Window Shutters and Keeping up Appearances


I was sitting in my car yesterday with one of the girls from my Sunday school class. We had gone to lunch and were now waiting for her mom to get home because she had forgotten her key and couldn’t get in the house. As we were waiting, she started telling me about her neighbors. She pointed at one house and said they didn’t take very good care of their house and the shutters kept falling off. I looked at the house and, sure enough, two shutters were missing on the second floor. I wondered aloud why we even bother putting shutters on houses since we don’t actually shutter our windows anymore.

Hannah replied, “Because we all think they’re supposed to be there and it just looks wrong without them. We all know they don’t really do anything, but they used to, so we keep them. Houses without shutters just look funny.”

So we put shutters on our houses to keep up appearances. While they originally were designed to protect a home from the elements and storms, they now serve no functional purpose. This brief exchange got me thinking about how I keep up appearances in my own life. I am definitely guilty of seasons in my life when I have done the right things only because my life would look funny without them. I didn’t go to church because it was my lifeline of worship and community and spiritual growth. I went because I didn’t know what else you did on Sunday morning. And besides, if I wasn’t there, people would talk, and that would just be awkward. Just like shutters were originally meant to protect a home from the damaging elements of the weather, the disciplines of the Christian life are meant to protect us from the damaging elements of this world. We are to read Scripture because the Word brings life, not so we can check it off our “Good Christian To-Do List.” We are to go to church to participate in corporate worship and to build up and be built up by our brothers and sisters in Christ, not so that we can be seen and keep up the appearance that everything in our lives are A-Ok.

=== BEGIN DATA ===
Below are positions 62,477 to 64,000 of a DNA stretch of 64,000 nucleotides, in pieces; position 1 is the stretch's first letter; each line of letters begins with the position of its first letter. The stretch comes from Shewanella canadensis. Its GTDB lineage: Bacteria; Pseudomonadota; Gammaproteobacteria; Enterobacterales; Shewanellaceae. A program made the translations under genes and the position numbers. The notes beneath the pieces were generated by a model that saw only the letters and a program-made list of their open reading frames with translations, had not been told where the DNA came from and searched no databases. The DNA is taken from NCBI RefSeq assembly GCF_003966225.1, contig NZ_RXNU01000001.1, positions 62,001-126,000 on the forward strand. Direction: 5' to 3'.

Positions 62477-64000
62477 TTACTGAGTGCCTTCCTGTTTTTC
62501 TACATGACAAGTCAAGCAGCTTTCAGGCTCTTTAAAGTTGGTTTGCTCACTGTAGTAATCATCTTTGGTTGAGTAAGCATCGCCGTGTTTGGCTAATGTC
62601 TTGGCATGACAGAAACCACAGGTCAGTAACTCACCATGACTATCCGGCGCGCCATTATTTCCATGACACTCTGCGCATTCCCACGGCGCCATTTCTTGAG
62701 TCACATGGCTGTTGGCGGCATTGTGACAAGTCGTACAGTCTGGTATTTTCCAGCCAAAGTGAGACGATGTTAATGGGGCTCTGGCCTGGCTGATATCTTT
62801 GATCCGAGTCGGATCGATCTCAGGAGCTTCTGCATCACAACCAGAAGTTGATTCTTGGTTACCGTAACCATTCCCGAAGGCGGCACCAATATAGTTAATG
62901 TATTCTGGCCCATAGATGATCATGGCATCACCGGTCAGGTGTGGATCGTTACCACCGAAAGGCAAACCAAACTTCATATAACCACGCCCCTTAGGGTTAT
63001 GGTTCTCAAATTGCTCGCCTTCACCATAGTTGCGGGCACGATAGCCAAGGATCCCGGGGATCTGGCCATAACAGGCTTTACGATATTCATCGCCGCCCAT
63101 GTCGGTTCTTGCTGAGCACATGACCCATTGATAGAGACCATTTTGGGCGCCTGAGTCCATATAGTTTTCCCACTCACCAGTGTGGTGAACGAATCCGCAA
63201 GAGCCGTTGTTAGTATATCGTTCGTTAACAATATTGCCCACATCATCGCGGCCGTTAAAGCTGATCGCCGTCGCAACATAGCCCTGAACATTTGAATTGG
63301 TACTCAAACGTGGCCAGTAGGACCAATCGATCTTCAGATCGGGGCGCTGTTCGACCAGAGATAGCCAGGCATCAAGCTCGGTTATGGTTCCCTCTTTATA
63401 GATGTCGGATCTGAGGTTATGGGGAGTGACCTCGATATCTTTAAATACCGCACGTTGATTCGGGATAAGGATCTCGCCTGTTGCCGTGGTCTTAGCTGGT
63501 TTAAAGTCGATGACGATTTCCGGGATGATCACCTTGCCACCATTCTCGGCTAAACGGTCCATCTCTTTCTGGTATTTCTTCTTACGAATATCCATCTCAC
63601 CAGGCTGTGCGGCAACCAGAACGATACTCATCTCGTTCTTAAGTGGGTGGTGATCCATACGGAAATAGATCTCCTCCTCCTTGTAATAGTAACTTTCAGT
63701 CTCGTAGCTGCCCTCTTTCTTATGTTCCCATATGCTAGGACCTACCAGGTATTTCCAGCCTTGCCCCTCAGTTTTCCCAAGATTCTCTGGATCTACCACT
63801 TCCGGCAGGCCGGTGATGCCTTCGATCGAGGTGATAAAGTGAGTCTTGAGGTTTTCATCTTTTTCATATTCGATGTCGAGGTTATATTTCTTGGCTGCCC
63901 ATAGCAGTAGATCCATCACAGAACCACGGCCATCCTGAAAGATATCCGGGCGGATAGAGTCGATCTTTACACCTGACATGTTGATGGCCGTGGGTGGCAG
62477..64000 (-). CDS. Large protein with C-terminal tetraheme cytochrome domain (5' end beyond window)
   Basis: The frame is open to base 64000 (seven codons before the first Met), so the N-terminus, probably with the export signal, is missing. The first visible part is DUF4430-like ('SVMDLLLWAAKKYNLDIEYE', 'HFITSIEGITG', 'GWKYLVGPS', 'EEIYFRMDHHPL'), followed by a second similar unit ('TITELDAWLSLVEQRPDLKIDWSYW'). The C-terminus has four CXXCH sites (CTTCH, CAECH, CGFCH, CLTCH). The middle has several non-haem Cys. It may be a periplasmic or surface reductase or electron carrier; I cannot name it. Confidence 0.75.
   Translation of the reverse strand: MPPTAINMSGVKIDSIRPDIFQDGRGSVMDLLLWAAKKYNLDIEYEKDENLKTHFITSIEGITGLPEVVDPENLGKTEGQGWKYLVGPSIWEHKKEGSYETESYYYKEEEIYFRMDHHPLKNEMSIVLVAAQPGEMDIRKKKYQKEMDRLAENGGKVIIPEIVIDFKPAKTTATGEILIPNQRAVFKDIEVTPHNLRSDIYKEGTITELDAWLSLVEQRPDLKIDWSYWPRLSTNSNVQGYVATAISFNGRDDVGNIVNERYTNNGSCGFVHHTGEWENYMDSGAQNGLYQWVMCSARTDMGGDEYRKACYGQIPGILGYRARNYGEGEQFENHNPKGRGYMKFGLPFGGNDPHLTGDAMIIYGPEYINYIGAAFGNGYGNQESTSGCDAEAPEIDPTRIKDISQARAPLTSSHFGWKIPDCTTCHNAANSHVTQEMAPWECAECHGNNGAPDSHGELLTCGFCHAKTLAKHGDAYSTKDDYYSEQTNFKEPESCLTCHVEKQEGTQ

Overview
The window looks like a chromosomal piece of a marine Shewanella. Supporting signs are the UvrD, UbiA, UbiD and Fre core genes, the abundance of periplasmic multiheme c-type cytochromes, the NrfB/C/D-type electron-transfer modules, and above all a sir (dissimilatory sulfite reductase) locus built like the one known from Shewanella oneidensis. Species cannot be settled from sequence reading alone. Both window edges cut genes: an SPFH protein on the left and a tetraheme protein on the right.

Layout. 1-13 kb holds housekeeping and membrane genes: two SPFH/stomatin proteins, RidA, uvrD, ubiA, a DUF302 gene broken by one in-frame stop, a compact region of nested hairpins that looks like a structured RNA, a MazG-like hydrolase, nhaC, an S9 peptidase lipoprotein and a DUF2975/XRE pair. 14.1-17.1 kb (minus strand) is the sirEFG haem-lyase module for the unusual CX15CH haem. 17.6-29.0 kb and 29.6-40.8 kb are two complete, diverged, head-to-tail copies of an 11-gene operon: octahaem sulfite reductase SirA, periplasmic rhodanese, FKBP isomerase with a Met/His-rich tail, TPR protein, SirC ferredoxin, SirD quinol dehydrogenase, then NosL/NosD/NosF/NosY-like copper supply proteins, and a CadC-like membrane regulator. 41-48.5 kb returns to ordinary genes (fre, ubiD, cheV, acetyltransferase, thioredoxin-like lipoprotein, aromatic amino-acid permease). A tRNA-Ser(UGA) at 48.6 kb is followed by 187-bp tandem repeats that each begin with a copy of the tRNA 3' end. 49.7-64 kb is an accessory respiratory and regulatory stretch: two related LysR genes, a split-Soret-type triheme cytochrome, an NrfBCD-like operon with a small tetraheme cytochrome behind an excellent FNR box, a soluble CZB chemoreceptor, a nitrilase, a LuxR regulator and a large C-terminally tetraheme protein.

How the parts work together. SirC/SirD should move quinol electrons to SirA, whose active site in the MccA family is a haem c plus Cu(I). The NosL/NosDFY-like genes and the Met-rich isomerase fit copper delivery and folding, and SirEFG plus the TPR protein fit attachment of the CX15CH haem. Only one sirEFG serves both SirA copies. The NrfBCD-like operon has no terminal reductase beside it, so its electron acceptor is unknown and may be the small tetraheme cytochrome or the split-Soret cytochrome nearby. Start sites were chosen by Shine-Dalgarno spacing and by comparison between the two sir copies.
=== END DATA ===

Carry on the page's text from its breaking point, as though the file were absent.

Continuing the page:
I began wondering, what disciplines have become shutters in my life? When do I go through the motions to keep up appearances? Is my Christian walk really useful and protective, or is it just decoration that will prove worthless when the times of testing arrive?

Picture two houses with shutters: one with genuine, useful shutters that will close to protect the windows in a storm, and the other with decorative shutters nailed to the house. On a cloudless, sunny day, they are identical. But put those houses through a violent storm, and they will look quite different.

Jesus gave a similar illustration in Matthew 7 about foundations. He said that those who keep up appearances, those who hear His words but don’t obey them, are like the man who builds his house on the sand. His home may look just like a house built on a rock, but when the storm comes, the house built on sand collapses.

So how would you describe your walk with Christ? Is it genuine and functional, fulfilling its purpose to make you both winsome in your walk and safe in the storm? Or is it merely window dressing you use to keep up appearances but will tragically serve no purpose when the winds of life blow around you?